In situ airborne measurements of drop size distribution give 1-D information. This study uses the 95 GHZ (3 mm) Wyoming Cloud Radar (WCR) reflectivity profiles to discriminate drizzle in marine stratocumulus, and to describe 2-D (horizontal) drizzle patterns in optically rather homogeneous Sc cloud layers observed in 1999 off the Oregon coast. A field project was carried out on Oregon coast during August 1999 to study the coastal stratus with Wyoming Cloud Radar (WCR) aboard the Wyoming King Air, combining the measurements of in-situ cloud probes and a 95Hz radar allows a threshold value of radar reflectivity be given to decide the presence of drizzle. The 2DC probe on the King Air was used to determine the presence of drizzle. Based on the distribution of 2DC measurements, drizzle was considered to be present when a minimum of 200 drops, in diameter ranging from 100¦Ìm to 500¦Ìm, were counted in a m3. Reflectivity measurements of the side-looking WCR, at the closest reliable range of 90 °À 15 m to the right of the aircraft, were compared against in situ drizzle data, for 3 days in August 1999. Independent WCR measurements have shown that the WCR reflectivity in marine stratocumulus is largely due to drizzle: while the liquid water content at a given level within the cloud layer is spatially rather uniform, the reflectivity is not, nor is drizzle. In the current study, strong correlation was found between the presence of drizzle (2DC) and the presence of echoes exceeding some threshold intensity in cases where 2DC measurements indicate drizzle areas larger than 90m. Calculated results show out a relation between reflectivity and drizzle. Further studies are done to get a threshold value of reflectivity to decide drizzle. Correlation coefficients with different reflectivity threshold values are calculated, -16.0dB seems to be a reasonable threshold value. Calculations show that as the value of reflectivity increases, the frequency of drizzle increases sharply. 25%~30% of observed drizzle is associated with reflectivity less than ¨C16.0dB. A reflectivity threshold, corrected for attenuation, could be applied to all radar gates and drizzle can be mapped out using this reflectivity threshold value.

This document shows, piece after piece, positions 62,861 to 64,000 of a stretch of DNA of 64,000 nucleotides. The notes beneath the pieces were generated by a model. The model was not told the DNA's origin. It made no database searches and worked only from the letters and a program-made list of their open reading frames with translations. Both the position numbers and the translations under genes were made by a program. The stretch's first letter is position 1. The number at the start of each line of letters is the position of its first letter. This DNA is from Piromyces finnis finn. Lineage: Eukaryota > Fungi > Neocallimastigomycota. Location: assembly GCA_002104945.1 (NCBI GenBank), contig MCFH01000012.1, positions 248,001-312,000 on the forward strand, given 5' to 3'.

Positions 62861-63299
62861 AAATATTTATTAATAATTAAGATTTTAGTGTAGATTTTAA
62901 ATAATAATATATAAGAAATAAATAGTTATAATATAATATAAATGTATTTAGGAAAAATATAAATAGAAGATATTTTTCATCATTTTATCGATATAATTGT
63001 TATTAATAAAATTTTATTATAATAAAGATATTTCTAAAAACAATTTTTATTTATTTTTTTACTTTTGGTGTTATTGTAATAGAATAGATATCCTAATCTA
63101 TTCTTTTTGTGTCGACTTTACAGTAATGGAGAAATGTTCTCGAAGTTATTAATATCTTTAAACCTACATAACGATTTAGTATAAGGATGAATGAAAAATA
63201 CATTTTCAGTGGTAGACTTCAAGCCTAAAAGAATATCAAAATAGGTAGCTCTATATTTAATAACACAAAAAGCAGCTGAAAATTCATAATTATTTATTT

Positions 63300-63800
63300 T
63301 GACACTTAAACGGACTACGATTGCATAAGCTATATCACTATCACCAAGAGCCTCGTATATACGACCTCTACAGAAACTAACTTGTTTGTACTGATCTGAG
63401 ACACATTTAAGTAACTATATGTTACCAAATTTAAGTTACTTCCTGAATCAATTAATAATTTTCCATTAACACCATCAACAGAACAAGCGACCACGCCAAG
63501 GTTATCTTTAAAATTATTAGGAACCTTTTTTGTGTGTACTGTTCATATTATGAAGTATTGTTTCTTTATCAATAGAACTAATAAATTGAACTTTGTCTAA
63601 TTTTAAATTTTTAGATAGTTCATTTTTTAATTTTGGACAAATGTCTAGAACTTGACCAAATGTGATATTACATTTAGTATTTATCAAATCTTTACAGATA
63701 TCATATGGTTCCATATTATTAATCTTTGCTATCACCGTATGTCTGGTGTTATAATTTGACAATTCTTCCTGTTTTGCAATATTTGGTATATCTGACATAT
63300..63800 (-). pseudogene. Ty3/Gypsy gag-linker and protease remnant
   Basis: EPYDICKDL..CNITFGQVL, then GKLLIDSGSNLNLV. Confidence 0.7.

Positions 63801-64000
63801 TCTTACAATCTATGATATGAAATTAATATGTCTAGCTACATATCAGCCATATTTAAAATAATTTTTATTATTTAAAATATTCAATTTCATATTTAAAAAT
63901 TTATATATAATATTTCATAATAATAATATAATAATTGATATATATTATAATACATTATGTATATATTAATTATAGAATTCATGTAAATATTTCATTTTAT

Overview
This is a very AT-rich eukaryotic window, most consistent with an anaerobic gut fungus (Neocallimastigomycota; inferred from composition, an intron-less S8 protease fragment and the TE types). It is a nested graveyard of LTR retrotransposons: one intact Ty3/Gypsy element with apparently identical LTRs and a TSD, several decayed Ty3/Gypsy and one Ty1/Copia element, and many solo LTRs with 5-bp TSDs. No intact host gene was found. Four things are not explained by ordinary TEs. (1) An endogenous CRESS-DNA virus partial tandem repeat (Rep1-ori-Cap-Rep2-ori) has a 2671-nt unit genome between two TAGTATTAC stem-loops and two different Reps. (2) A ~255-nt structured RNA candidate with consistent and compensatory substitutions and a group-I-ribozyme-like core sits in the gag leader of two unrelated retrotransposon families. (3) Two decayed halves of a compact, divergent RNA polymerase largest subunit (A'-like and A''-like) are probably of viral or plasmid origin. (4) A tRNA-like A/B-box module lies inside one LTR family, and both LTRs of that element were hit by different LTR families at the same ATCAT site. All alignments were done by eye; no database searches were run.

References Vali, G., R.D.Kelly, J. French, S. Haimov, D. Leon, R.E. McIntosh and A. Pazmany, 1998: Fine-scale structure and microphysics of coastal stratus. J. Atmos. Sci., 55, 3540-3564.